By Alasdair Mcnab

So the toys are out of the pram over a proposal from NFUS on how to divide the convergence money. Are there more serious issues we should be addressing and planning collective action on to reset the direction of our industry?

Recently a copy of the NFUS magazine Scottish Farming Leader arrived. Upon opening the envelope a single sheet of paper fell out with the magazine. Produced by SAOS it proclaimed the title “Harnessing the power of Scotland’s agri data – keeping it here and making it work for us.” This caught my eye.

As many of you will have gathered by now I am interested in data. I spent much of my veterinary career analysing, interpreting and acting on data. Farms rely very heavily on multiple sources of data - soil analysis, plant performance, genetic data (genomics) for meat, EBVs, worm egg counts, mineral and dietary analysis and financial data.

This data taken together is called big data. From this big data the factors affecting performance and profit can be analysed, connections identified and plans developed. Seems straightforward, so what is there to worry about? Who collects this data for us? What do they do with it?

At a conference workshop on big data at Kuala Lumpur in 2017 Andrew Crane, former CEO of Australian grain co-op CBH, said “agriculture is one of last industries to get teched. It’s a physical product – how do we digitise that?” He is asking how we put agriculture data onto a computer database so we can analyse it.

He continued “Who owns the data? Modern farm equipment captures a huge yield of data as it harvests crops. Who owns that?”

In the arable sector big data is collected from tests and sensors on machinery which collect information on factors such as soil, weather and crop performance which gives farmers unprecedented decision-making capabilities. But who owns that data? You may think you have paid for the data, but what have you actually paid for?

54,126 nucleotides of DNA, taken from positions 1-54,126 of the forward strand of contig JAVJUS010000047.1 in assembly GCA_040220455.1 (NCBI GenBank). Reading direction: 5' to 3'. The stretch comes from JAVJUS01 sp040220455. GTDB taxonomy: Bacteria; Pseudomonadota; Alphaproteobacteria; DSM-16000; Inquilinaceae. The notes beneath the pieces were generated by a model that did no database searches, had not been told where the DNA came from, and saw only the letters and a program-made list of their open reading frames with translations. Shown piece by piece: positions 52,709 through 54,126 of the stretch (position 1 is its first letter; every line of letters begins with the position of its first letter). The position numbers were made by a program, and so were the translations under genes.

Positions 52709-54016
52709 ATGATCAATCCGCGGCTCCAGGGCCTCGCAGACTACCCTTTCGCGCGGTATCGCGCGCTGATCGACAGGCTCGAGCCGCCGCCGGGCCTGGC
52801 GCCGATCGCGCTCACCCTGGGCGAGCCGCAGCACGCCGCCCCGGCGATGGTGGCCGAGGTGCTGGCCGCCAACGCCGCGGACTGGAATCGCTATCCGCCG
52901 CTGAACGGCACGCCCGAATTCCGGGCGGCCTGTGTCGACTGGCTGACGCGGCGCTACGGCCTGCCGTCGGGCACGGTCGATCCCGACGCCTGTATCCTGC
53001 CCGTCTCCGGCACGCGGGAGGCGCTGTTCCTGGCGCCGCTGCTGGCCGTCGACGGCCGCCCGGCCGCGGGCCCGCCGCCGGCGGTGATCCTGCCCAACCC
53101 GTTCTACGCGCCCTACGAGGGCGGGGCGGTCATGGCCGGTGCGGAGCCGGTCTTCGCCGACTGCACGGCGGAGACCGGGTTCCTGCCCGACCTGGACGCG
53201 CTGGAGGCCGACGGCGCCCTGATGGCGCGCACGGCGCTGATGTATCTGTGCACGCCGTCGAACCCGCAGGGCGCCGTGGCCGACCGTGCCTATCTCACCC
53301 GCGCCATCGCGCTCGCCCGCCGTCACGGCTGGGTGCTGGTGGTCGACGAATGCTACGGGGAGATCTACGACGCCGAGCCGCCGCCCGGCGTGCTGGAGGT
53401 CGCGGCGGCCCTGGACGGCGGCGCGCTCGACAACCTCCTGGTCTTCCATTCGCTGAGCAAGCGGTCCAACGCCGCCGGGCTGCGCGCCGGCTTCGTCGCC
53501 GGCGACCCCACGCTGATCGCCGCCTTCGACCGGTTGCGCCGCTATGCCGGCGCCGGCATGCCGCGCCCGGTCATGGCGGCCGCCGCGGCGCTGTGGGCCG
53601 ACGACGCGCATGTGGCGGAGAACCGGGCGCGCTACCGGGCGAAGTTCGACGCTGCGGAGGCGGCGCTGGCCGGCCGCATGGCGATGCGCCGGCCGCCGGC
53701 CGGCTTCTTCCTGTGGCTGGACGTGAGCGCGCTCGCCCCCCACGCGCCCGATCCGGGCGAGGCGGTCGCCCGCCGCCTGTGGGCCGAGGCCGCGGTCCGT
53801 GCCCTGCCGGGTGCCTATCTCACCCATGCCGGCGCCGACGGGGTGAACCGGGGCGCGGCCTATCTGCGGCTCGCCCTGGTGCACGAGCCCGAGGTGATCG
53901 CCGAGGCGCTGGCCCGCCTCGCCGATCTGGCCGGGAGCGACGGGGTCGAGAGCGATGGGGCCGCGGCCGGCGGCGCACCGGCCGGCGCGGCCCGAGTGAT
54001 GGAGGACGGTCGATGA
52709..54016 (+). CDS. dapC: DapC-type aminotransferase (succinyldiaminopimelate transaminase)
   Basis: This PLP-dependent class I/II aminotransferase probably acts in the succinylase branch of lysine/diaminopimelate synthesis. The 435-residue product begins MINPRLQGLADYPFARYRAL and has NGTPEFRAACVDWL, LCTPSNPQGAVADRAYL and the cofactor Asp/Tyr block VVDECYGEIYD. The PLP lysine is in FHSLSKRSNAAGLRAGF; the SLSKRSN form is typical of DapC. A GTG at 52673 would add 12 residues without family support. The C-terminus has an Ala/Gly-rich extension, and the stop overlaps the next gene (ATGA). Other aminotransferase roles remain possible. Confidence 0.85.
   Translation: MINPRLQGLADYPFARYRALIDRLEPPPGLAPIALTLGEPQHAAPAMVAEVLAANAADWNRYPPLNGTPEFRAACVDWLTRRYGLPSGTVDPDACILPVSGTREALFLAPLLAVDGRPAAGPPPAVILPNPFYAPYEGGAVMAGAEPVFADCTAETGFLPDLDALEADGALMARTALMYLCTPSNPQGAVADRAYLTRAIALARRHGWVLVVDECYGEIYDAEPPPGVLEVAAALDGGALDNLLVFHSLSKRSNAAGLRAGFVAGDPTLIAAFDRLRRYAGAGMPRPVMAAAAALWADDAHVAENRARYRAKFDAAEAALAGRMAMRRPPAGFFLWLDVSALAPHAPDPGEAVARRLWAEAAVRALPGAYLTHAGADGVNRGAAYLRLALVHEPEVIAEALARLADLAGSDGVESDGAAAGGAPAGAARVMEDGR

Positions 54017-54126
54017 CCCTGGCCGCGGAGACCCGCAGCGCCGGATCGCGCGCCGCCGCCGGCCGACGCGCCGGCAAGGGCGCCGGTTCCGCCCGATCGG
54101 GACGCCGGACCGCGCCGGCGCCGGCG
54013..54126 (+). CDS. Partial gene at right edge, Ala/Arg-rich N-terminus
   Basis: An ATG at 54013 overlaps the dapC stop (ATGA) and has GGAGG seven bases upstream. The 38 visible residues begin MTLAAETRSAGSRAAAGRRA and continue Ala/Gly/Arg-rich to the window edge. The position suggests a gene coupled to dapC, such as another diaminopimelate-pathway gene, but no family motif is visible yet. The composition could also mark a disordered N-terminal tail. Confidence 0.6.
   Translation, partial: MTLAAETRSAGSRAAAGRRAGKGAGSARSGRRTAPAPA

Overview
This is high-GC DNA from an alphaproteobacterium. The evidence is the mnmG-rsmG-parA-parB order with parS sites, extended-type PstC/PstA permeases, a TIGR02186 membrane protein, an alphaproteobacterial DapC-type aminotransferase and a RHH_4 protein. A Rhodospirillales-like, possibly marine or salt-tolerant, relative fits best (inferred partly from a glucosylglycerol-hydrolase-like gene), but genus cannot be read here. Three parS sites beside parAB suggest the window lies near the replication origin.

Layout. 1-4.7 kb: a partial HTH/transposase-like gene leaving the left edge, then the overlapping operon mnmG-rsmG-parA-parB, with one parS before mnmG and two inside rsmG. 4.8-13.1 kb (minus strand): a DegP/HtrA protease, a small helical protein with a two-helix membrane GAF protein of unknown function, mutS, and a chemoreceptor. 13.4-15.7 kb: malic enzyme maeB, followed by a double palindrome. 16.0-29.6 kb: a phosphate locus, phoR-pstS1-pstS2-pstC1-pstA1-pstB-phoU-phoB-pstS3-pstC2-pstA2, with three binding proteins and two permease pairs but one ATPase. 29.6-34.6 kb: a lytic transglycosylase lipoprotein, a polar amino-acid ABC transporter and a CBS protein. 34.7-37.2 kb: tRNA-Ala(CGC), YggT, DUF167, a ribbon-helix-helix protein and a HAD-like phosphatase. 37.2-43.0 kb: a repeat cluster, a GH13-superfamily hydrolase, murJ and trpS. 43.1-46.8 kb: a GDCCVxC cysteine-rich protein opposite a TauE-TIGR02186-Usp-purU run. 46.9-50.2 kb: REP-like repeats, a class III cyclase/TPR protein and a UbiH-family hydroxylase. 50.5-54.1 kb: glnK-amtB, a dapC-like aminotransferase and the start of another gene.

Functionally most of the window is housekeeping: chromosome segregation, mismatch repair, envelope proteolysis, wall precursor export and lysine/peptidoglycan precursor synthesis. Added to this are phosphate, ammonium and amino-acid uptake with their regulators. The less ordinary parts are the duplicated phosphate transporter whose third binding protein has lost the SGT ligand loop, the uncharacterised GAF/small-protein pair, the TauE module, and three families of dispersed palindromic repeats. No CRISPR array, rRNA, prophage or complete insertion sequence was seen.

You have paid for the information but may not have control over what the company does with the data – the information from all the farmers they have stored.

For example some of you have sent swabs to one of the human DNA analysis companies. Yes it’s fun to find out your background but they can sell the big data to pharmaceutical companies, researchers etc without your permission because you don’t ‘own’ the data. This is why the farming industry should be worried. Why are farmers not controlling and selling such data?

Scotland Food and Drink Ambition 2030 sets a target for the cumulative values of Scottish food and drink being worth £30bn by 2030. In 2018 that value was £16.7bn. QMS are looking at working with Scotland Food and Drink to help achieving that target and provide a boost to the Scottish red meat sector by improving access to more international markets.

Scotland Food and Drink helps sectors develop plans which lay out what needs to happen in each sector to develop the production, consistency and marketing of the product, to promote innovation in production of the product and to ensure all involved are trained to a standard that will ensure the product arrives in the market with the expected quality.